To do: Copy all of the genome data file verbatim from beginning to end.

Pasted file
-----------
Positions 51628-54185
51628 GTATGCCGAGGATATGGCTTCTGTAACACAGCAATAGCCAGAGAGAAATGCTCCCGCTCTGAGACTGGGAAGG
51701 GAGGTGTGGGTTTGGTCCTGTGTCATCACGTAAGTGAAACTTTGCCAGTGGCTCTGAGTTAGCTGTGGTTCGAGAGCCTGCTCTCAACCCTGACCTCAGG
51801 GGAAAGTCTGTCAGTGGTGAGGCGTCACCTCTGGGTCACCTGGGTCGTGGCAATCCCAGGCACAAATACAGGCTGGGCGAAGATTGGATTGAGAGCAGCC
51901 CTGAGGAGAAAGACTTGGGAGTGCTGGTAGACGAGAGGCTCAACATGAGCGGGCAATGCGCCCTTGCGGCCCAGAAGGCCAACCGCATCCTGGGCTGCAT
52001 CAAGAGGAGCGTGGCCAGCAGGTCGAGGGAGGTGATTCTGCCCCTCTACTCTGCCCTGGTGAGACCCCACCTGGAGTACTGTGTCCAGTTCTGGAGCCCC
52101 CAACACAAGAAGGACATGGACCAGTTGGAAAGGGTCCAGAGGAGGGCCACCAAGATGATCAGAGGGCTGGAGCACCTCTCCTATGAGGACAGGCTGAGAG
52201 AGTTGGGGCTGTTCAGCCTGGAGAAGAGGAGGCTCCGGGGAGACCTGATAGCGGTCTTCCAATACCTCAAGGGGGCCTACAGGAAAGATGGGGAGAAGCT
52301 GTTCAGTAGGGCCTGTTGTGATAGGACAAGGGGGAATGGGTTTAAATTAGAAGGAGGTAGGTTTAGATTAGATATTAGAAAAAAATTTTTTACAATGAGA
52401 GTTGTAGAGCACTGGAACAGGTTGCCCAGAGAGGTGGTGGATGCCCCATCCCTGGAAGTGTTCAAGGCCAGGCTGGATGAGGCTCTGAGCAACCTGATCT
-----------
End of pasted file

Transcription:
Positions 51628-54185
51628 GTATGCCGAGGATATGGCTTCTGTAACACAGCAATAGCCAGAGAGAAATGCTCCCGCTCTGAGACTGGGAAGG
51701 GAGGTGTGGGTTTGGTCCTGTGTCATCACGTAAGTGAAACTTTGCCAGTGGCTCTGAGTTAGCTGTGGTTCGAGAGCCTGCTCTCAACCCTGACCTCAGG
51801 GGAAAGTCTGTCAGTGGTGAGGCGTCACCTCTGGGTCACCTGGGTCGTGGCAATCCCAGGCACAAATACAGGCTGGGCGAAGATTGGATTGAGAGCAGCC
51901 CTGAGGAGAAAGACTTGGGAGTGCTGGTAGACGAGAGGCTCAACATGAGCGGGCAATGCGCCCTTGCGGCCCAGAAGGCCAACCGCATCCTGGGCTGCAT
52001 CAAGAGGAGCGTGGCCAGCAGGTCGAGGGAGGTGATTCTGCCCCTCTACTCTGCCCTGGTGAGACCCCACCTGGAGTACTGTGTCCAGTTCTGGAGCCCC
52101 CAACACAAGAAGGACATGGACCAGTTGGAAAGGGTCCAGAGGAGGGCCACCAAGATGATCAGAGGGCTGGAGCACCTCTCCTATGAGGACAGGCTGAGAG
52201 AGTTGGGGCTGTTCAGCCTGGAGAAGAGGAGGCTCCGGGGAGACCTGATAGCGGTCTTCCAATACCTCAAGGGGGCCTACAGGAAAGATGGGGAGAAGCT
52301 GTTCAGTAGGGCCTGTTGTGATAGGACAAGGGGGAATGGGTTTAAATTAGAAGGAGGTAGGTTTAGATTAGATATTAGAAAAAAATTTTTTACAATGAGA
52401 GTTGTAGAGCACTGGAACAGGTTGCCCAGAGAGGTGGTGGATGCCCCATCCCTGGAAGTGTTCAAGGCCAGGCTGGATGAGGCTCTGAGCAACCTGATCT